1 Answer | Add Yours
When Dexter Green first sees Judy Jones, she is only eleven; however, he is struck by the beauty of this girl and "winter dreams" of attainable beauty and of being rich begin to dictate his life. For the first time, Dexter begins to "reach out for the best without knowing why"; he wants "the glittering things." Much like Jay Gatsby of Fitzgerald's novel, Dexter believes that if he attains those "glittering things," he can then have whatever he wants.
After Dexter becomes wealthy from owning a large chain of laundries, he goes to the Sherry Island Golf Club and plays with some pretentious men. When one of the men loses his ball in the rough, "an enormous thing" happens to Dexter: he encounters again the beautiful Judy Jones, who "plays through" her golf ball that has come flying past them. Later that day, Judy passes by him in a motor-boat; she invites Dexter to drive it so that she can ride her surfboard behind, and "for the second time, her casual whim gave a new direction to his life."
The next evening Dexter has a dinner date with Judy at her home. After dinner they sit alone on the sun-porch because her parents are gone. Judy explains her "moody depression" during the meal as caused by a man's revelation to her of his poverty when she had not suspected it, and it only shocked her because he had concealed it. As the evening continues, she kisses Dexter and he decides "that he had wanted Judy Jones ever since he was a proud, desirous little boy."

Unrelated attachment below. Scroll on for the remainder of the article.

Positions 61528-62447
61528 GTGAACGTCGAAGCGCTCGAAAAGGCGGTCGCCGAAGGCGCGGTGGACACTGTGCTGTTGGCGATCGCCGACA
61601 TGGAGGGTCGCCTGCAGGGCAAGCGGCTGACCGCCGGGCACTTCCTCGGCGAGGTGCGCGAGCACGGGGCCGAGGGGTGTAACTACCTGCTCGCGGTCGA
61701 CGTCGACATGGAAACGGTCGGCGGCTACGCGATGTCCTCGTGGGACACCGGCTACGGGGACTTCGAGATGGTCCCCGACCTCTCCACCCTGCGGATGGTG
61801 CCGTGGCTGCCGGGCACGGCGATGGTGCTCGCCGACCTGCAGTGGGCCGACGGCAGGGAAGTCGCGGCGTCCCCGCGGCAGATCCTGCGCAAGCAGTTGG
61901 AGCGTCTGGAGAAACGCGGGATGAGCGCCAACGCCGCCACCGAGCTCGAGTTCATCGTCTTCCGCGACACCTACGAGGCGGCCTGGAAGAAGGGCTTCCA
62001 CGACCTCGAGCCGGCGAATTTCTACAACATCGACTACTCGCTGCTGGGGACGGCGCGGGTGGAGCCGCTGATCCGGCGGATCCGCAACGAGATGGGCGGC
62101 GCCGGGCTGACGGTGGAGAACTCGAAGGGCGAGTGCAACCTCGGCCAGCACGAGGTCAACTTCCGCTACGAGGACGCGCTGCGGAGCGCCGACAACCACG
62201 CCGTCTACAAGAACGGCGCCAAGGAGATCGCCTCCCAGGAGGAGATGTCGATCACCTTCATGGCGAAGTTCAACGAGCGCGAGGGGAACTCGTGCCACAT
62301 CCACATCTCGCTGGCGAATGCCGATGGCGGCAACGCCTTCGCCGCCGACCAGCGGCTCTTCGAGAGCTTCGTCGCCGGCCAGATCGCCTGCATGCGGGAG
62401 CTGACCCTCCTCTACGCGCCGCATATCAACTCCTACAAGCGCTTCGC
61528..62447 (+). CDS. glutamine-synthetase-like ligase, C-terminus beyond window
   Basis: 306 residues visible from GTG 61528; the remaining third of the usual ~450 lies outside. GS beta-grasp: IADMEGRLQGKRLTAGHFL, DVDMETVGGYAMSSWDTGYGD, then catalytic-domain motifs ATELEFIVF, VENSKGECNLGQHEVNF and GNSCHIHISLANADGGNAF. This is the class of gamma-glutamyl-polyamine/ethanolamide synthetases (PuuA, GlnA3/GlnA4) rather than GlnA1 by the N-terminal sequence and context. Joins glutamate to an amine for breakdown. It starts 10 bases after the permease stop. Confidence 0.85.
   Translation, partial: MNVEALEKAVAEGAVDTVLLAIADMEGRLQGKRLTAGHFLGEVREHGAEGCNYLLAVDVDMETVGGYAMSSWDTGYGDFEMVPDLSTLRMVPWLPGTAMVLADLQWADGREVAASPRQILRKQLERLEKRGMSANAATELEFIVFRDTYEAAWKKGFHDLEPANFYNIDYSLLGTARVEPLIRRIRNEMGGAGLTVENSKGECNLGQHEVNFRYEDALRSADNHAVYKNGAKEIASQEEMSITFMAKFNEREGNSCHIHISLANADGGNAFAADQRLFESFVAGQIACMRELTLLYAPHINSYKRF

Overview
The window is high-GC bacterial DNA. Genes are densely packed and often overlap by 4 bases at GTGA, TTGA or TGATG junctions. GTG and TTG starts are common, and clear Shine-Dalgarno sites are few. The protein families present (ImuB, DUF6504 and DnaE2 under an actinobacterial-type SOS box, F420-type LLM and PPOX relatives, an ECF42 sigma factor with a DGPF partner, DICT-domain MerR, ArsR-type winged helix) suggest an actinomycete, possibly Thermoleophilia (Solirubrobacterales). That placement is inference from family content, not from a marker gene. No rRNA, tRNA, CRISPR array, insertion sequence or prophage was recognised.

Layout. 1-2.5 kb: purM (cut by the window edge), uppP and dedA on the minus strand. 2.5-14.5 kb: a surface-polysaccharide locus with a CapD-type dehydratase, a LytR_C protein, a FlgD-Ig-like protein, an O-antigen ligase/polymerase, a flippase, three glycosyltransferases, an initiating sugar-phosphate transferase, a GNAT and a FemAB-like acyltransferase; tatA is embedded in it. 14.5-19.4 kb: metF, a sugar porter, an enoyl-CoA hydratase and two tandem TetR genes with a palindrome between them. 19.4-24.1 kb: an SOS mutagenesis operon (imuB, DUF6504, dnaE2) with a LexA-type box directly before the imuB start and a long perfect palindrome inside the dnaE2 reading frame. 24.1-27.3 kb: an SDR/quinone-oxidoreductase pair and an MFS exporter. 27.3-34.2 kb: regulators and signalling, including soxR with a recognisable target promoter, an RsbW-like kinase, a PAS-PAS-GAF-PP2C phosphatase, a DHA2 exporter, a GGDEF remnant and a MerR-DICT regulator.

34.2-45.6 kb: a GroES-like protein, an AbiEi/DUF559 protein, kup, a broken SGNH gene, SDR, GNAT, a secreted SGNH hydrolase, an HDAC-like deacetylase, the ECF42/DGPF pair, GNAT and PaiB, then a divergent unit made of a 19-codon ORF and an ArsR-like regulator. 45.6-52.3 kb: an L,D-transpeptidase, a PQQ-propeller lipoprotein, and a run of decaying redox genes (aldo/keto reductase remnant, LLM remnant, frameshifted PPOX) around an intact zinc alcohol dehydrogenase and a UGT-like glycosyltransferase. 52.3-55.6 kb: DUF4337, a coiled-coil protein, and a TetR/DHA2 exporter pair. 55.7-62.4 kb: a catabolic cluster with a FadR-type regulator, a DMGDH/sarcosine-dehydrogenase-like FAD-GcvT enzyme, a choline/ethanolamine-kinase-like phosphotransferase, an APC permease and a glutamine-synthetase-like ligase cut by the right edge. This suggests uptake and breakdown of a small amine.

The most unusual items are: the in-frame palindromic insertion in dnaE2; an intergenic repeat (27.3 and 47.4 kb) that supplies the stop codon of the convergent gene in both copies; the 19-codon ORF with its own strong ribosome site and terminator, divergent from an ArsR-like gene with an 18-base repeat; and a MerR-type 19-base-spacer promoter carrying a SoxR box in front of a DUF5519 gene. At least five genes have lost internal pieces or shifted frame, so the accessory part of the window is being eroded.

Further, Dexter "surrendered a part of himself to the most direct and unprincipled personality" he has ever encountered; he becomes one of many who receive attention from this beauty. As a result, Dexter becomes frustrated and dissatisfied. When he asks her to marry him, she replies emptily about someday,yet Dexter continues to find her desirable. After a while, he realizes that Judy has become indifferent to him, so he becomes interested in Irene Scheerer as a substitute for his loss, and eventually he proposes to her.
One night when Irene has a headache that puts her to bed, Dexter stands casually in a doorway at the University Club and Judy appears as part of a warm breeze that blows through the room; Dexter "could have wept at the wonder of her return" because everything that was mysterious had left with her; Judy is yet associated with all Dexter's "winter dreams." As they talk, Judy confuses Dexter by saying, "I wish you'd marry me" even though she knows of Irene. Overcome with emotion that his "beautiful, his pride" has returned, Dexter again surrenders to the dreamlike hold Judy has upon him, and he enters her house when she invites him after driving her home.But, Dexter cannot keep her and Judy terminates their engagement. So, he enters the war with a sense of relief, "welcoming the liberation from webs of tangled emotions."
Seven years pass and Dexter has relocated in New York. One day a man named Devlin comes to the office on business; coincidentally, this man's best friend has married Judy Jones. Devlin tells Dexter that Judy was once very beautiful but having a husband who acts "outrageously" has had an affect upon her. As Devlin describes the mundaneness of Judy's life now, Dexter becomes aware that a "sort of dullness settled down" upon him. "The dream was gone." An animation is taken from Dexter and he can never return to it; Dexter cries at the loss, knowing that he "could never go back any more" to his youthful illusions:
Even the grief he could have borne was left behind in the country of illusion, of youth, of the richness of life, where his winter dreams had flourished.
An emptiness strikes at the core of Dexter as that idealization of beauty and love is now gone.
We’ve answered 319,632 questions. We can answer yours, too.Ask a question